Beijing has scored points in its handling of the case of Chen Guangcheng, first by agreeing to guarantee his safety by relocating him and his family to another city where he can study law and then, after the blind activist changed his mind and decided to go abroad, by publicly saying that he has the right of any "regular citizen" to travel and issuing him a passport.

The arrival of Chen, his wife and their two children in the United States marks an end to the crisis sparked by his taking refuge in the American embassy days before high-level talks between the U.S. and China were scheduled to convene. All the parties emerged more or less unscathed.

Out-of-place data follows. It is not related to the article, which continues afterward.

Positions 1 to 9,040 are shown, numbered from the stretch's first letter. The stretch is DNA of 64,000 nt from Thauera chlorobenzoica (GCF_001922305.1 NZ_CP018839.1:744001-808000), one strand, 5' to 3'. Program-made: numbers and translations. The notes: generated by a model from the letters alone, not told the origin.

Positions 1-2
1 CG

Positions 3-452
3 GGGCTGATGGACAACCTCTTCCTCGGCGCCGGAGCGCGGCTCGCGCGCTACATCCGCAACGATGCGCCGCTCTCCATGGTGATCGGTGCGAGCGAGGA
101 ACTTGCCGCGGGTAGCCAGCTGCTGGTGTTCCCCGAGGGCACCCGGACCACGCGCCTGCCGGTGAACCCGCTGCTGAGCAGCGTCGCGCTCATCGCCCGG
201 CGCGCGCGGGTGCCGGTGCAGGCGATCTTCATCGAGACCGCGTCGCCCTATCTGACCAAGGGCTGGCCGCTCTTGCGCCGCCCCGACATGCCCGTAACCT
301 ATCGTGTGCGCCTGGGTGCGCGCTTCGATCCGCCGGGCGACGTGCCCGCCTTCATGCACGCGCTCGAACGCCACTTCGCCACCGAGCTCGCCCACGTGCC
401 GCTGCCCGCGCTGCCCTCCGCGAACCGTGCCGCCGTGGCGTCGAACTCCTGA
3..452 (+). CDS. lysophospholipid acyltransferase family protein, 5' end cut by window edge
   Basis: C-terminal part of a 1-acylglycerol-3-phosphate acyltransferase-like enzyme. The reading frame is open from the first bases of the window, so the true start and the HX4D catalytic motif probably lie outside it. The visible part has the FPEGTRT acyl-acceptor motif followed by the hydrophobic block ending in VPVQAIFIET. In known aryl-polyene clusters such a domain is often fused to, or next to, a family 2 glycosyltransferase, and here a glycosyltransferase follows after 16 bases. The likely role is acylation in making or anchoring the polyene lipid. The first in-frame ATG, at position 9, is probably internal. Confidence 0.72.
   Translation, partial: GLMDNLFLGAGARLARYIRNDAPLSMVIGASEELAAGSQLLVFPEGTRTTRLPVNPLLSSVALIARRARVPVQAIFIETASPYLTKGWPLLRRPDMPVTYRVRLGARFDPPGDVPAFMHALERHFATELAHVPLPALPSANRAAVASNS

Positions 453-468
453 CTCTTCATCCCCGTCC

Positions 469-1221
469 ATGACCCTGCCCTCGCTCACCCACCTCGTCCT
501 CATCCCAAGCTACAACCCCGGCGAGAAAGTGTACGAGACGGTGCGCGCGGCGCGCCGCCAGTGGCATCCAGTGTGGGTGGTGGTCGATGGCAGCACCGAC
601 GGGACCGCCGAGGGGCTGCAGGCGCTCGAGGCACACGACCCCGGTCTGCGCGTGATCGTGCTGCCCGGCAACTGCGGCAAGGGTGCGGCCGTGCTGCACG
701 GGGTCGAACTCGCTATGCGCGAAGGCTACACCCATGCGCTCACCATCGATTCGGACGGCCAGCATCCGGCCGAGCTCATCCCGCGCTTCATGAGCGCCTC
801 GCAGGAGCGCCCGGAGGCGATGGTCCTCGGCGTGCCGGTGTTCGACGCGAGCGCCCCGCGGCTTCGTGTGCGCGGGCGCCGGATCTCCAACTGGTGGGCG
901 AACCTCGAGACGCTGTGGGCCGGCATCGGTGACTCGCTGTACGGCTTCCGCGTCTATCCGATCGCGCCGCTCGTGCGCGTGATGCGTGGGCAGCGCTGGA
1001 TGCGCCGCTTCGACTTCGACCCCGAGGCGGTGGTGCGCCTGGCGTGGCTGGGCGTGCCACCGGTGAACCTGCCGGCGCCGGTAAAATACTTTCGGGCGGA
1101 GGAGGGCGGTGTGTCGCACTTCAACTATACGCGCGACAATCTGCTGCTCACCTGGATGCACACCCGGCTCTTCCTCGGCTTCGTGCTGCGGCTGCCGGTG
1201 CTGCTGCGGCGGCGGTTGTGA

The U.S. is seen as again standing up for human rights, helping a victim of political persecution leave his country. Chen now has a chance to rest, recuperate and study law in an academic setting at New York University. And China has emerged looking like a responsible country that can make pragmatic decisions in a crisis and that can be counted on to keep its word.